The Restaurant Association, along with other members of the business community, met with new Prime Minister, Chris Hipkins yesterday morning for the first time to discuss the impact of flooding on North Island hospitality businesses.
Marisa Bidois, CEO of the Restaurant Association of New Zealand said the meeting, which lasted approximately an hour was “constructive and positive” and it was clear that the Prime Minister was aware of a lot of the challenges faced by the business community, which was encouraging to see.
The Restaurant Association raised immediate priorities with the Prime Minister:
Business communication – Ensuring that the message around staying at home is followed with strong messages around when it is ok to come out again.
Clear communications around road closures and the length of time for repair were also discussed as vital to getting businesses back up and running again.
Business support – cash flow in the hospitality industry is severely impacted by a downturn of customers or business closure. In the case of the floods 75 per cent of respondents to a Restaurant Association survey had experienced a downturn in revenue since the floods. For an industry still recovering from the impacts of the pandemic this presents further cash flow challenges.
Reviewing planned policy – there is enormous financial pressure on businesses at the moment and reviewing some of the upcoming regulatory changes would be welcomed by businesses. Parking the minimum wage increases set for this year would go some way to supporting businesses dealing with skyrocketing costs; delaying the Fair Pay Agreements process and other policy directing impacting businesses could assist with easing some of the pressure on these businesses.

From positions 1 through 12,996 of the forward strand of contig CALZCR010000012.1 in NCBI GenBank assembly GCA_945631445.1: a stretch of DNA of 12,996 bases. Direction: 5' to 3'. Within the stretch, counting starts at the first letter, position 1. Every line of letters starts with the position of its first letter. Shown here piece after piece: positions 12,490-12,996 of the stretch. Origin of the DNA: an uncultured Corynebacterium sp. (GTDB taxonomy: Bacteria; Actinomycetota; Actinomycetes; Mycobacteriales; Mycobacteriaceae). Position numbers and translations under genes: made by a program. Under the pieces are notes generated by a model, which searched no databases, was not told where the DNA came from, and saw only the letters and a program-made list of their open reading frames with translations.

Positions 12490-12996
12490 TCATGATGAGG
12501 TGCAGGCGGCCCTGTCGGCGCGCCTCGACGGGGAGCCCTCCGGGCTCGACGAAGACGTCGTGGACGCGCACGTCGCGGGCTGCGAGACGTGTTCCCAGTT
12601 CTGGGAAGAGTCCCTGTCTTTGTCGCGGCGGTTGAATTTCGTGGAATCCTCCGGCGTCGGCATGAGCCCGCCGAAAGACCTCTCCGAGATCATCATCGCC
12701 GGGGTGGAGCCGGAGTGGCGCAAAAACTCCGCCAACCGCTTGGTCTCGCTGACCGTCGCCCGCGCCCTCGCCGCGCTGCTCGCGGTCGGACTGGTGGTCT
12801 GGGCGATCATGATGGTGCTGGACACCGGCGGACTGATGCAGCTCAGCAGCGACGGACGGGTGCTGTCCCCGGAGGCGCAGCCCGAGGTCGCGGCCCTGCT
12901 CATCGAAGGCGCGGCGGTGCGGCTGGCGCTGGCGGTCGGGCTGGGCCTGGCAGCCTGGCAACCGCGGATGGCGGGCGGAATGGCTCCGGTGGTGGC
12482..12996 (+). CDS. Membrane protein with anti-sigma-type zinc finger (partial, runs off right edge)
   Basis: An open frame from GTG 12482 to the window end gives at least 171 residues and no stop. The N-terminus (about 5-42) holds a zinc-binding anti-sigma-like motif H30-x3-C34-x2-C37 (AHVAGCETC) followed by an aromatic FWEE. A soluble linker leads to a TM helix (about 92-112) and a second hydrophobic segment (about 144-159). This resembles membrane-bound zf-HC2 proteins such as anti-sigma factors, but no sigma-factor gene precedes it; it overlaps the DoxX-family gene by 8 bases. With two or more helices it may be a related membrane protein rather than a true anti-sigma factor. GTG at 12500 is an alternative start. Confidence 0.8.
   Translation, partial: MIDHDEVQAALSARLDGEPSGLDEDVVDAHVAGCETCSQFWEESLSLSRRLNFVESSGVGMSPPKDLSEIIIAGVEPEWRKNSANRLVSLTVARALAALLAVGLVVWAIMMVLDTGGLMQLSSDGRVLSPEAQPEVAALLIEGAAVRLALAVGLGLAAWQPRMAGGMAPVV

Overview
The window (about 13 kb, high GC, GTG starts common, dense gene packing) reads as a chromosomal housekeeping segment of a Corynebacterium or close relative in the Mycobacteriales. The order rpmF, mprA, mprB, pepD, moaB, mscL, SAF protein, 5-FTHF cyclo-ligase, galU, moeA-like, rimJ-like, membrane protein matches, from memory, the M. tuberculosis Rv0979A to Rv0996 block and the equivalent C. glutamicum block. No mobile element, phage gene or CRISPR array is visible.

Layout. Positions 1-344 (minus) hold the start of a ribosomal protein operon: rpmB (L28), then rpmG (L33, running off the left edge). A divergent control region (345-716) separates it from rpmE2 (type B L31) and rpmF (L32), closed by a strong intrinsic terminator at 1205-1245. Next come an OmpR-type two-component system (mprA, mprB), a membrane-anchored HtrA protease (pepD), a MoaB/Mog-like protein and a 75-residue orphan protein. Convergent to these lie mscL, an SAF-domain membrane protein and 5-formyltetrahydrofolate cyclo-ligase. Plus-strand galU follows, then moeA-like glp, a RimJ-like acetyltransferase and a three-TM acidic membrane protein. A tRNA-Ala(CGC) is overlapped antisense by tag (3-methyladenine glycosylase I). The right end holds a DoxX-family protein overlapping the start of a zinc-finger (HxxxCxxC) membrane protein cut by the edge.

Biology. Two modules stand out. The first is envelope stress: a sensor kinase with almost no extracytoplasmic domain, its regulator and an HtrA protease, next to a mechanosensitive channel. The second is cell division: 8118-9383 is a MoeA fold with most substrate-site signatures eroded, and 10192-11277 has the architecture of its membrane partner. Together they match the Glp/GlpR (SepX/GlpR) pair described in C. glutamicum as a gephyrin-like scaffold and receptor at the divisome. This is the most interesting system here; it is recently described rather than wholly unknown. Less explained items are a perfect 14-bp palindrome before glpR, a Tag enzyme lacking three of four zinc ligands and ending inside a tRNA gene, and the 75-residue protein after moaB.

International communication – ensuring our international communities understand that New Zealand is open for business. We need more messaging calling for workers showing how great it is to work here. We are currently facing a severe skills shortage and competing with other markets for workers.
Immigration policy – Being able to access the labour needed to run our business is imperative to ongoing stability in the industry.
Other issues discussed included interruptions to the supply chain causing shortages of food, insurance contracts not covering financial downturns or damage due to natural disasters along with exponential price increases.
“The continued rain throughout January which culminated with the floods has come at the very worst time for hospitality businesses, many of whom are still trying to recover from the effects of the pandemic,” said Marisa Bidois.
“The summer months are traditionally a bumper time for hospo, particularly the Auckland Anniversary and Waitangi weekends.
“We’ve been taking calls all week from members looking for support and targeted communication to help them work through the situation and get back and running again.”
“I’m pleased to report that the prime minister was extremely open and receptive to our suggestions and I’m looking forward to working with him and his senior ministers on the important issues facing our industry,” concluded Bidois.